Are overweight. Obesity or being overweight might place additional strain on the veins. Obese women are more prone to develop varicose veins than women who maintain a healthy weight.
Are pregnant. The amount of blood rushing through the body increases during pregnancy to sustain the unborn baby. The veins swell up as a result of the increased blood. The veins are also pressed by the growing uterus. Varicose veins may disappear after childbirth or may persist and cause other problems. With each pregnancy, more varicose veins and spider veins may appear.
Are older. The valves in the veins may deteriorate and stop working as one becomes older. The calf muscles weaken as well. While walking, the calf muscles usually help in the compression of veins and the return of blood to the heart.
Are taking menopausal hormone therapy or hormonal birth control pills. The hormone estrogen may cause varicose veins by weakening vein valves. Taking esterogen and progesterone birth control, such as the pill, a patch, a shot, a vaginal ring, or an intrauterine device (IUD), or menopausal hormone therapy, can increase the risk of varicose and spider veins.
Have a problem that has caused the valves to malfunction. The valves might be damaged by blood clots in the legs or scarring of the veins.
Why do varicose veins spider veins usually appear in the legs?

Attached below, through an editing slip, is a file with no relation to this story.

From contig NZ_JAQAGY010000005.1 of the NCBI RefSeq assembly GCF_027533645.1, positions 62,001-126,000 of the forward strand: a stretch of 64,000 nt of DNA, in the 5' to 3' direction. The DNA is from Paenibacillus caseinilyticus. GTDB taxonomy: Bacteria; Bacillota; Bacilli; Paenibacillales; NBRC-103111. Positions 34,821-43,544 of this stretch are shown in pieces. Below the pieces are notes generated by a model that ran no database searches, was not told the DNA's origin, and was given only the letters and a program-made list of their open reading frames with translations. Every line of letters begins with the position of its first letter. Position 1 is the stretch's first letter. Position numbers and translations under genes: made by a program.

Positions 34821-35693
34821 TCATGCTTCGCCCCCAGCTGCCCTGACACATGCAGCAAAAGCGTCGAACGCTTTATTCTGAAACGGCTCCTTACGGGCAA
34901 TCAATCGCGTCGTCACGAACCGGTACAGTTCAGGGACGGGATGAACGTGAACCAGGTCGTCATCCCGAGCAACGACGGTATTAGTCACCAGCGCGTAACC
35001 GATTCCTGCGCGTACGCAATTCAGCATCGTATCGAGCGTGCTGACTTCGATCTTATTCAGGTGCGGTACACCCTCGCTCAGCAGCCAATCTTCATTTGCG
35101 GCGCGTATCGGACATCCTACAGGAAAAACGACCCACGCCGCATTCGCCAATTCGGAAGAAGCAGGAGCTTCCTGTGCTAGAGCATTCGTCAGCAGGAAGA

The legs are the most commonly affected by varicose and spider veins. This is due to the fact that the veins in the legs carry blood against gravity and for the longest distance of any other part of the body. The majority of varicose and spider veins form in the legs as a result of body weight pressure. Leg veins, in comparison to other veins in the body, have the most difficult job of returning blood to the heart. They endure the most pressure and strain. 
Some risk factors for varicose and spider veins, including aging, hormonal changes, and personal or family history, may be beyond one’s control. But getting enough physical activity and maintaining a healthy weight, one may be able to lower the chance of developing varicose and spider veins.
1. https://www.mayoclinic.org/diseases-conditions/varicose-veins/symptoms-causes/syc-20350643
2. https://medlineplus.gov/varicoseveins.html
3. https://my.clevelandclinic.org/health/diseases/4722-varicose-veins
4. https://www.hopkinsmedicine.org/health/conditions-and-diseases/varicose-veins
5. https://www.nhlbi.nih.gov/health-topics/varicose-veins
6. https://www.womenshealth.gov/a-z-topics/varicose-veins-and-spider-veins